Rivian will continue to hire in strategically important areas even as it restructures its business and possibly cuts some jobs, according to an internal email from CEO RJ Scaringe that was sent to employees following reports the EV automaker was planning to lay off about 5% of its workforce.
The email, viewed by TechCrunch, provides a broad outline of the company's previously shared strategy for the next 18 months "in order to stay ahead of the changing economic landscape." That strategy is focused on four key areas: ramping production of its R1T and R1S vehicles and electric delivery van (EDV), accelerating development of its next-gen R2 platform, ramping EV charging and service infrastructure and "optimizing" costs and operating expenses.
Scaringe told employees that Rivian is prioritizing and stopping some programs, halting certain non-manufacturing hiring and "adopting major cost down efforts" to reduce expenses on materials and operations. Some of these have already occurred, notably hiring a new chief operating officer in May to lead the restructuring and alignment of its operations.
"Our team is the core of Rivian and we are working to be as thoughtful as possible as we consider any reductions," Scaringe wrote in the email.
Rivian employs nearly 14,000 people across several locations, including at its Normal, Illinois factory, Irvine, California headquarters as well as facilities in Palo Alto and Carson, California, Plymouth, Michigan, Vancouver, British Columbia, Wittmann, Arizona and Woking, England.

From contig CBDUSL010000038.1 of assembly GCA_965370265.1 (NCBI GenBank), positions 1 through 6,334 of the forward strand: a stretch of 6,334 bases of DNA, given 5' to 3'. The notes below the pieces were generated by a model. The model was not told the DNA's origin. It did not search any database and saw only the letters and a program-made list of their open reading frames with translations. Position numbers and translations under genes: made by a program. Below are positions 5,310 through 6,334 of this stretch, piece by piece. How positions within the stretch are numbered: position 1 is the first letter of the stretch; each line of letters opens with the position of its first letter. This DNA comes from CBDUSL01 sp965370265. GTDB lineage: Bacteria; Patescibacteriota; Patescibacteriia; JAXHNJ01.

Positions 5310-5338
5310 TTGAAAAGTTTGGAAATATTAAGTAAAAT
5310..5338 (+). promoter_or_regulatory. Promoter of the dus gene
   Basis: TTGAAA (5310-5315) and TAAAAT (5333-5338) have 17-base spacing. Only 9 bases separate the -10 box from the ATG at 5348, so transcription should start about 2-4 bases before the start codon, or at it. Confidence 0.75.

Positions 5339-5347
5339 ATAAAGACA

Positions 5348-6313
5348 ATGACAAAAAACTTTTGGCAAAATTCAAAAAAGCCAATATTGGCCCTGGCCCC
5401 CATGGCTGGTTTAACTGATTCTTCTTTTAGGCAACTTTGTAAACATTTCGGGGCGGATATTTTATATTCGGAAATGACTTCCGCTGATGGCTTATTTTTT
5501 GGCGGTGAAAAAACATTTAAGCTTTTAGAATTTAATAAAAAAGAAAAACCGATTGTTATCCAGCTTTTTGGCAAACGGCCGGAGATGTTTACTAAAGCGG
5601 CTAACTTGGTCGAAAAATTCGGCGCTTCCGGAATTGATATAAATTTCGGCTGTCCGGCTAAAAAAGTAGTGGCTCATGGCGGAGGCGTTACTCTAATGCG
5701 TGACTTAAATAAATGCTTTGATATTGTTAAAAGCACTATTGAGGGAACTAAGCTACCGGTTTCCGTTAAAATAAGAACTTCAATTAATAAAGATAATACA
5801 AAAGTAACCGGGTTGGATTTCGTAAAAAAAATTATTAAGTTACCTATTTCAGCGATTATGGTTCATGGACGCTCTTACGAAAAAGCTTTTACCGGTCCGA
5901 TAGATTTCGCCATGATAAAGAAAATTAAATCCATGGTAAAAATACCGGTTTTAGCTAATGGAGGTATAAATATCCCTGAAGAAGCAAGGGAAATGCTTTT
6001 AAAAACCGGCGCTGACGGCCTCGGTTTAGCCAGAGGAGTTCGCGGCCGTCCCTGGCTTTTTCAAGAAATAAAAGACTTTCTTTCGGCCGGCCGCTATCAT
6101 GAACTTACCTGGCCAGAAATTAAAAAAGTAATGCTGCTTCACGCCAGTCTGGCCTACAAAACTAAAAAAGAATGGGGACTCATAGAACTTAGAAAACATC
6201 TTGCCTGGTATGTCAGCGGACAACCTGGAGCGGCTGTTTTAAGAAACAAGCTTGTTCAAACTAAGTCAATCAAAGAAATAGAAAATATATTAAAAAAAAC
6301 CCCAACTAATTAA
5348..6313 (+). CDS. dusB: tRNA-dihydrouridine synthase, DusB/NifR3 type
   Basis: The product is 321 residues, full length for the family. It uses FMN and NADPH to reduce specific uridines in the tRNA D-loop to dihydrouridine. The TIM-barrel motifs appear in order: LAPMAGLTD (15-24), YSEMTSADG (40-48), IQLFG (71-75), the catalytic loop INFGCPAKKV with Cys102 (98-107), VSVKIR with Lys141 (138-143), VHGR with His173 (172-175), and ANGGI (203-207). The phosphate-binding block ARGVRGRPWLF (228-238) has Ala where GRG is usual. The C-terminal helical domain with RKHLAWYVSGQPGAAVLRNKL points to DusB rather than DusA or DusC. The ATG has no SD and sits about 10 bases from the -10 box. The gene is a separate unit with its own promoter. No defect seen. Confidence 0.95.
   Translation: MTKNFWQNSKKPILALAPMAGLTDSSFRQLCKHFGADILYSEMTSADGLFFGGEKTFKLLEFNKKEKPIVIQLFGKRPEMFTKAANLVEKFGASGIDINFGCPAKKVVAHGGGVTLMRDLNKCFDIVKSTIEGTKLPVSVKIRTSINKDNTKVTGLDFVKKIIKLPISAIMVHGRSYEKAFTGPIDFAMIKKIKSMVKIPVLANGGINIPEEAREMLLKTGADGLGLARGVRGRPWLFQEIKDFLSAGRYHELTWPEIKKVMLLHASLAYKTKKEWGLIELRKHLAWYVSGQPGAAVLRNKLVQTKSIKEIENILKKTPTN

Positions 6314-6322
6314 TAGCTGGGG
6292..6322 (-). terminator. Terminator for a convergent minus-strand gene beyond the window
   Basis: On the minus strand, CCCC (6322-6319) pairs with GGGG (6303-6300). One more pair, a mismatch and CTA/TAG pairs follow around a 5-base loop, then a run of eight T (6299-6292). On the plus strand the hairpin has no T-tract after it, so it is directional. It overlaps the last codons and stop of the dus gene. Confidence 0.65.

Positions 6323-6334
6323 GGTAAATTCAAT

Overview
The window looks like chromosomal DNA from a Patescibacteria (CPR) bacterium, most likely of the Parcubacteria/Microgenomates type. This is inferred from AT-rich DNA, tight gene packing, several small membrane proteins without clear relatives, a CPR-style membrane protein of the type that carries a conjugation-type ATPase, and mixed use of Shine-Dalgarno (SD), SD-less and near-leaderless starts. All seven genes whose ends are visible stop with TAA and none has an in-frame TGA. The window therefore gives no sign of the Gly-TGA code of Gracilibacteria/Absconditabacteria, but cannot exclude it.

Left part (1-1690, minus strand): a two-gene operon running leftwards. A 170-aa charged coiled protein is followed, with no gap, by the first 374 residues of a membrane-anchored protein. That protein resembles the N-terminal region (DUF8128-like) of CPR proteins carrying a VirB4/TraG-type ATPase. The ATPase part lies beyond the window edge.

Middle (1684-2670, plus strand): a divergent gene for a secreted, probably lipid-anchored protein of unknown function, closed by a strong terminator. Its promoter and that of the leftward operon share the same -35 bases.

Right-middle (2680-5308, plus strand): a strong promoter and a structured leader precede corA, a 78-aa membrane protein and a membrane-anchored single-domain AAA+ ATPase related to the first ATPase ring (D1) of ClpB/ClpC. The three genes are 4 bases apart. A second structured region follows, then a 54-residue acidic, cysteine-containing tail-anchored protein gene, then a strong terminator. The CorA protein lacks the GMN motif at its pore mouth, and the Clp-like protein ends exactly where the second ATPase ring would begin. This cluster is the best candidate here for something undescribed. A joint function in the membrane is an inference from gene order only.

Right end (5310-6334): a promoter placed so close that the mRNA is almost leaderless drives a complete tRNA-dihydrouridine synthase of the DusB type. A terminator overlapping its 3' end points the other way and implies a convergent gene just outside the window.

The buzzy publicly traded company has nearly doubled its workforce in the past year as it set out to ramp production and begin deliveries of its R1T truck, R1S SUV and its electric delivery van, of which Amazon is its first customer. Rivian has said it's on track to deliver 25,000 vehicles this year. However, it has had its share of struggles with supply chain issues and bottlenecks that have pushed out deliveries for thousands of customers.
Rivian has not issued layoffs. Although it's clear from the email that Rivian's management team has been working to assess whether to reduce the workforce. Scaringe said in the email that the company is working to "be as thoughtful as possible as we consider any reductions." The company will always be focused on growth, but it is not immune to current economic circumstances, adding that these decisions aim to be strategic and long term, not simply to reduce costs.
Scaringe is expected to share more information with employees at its scheduled meeting this Friday.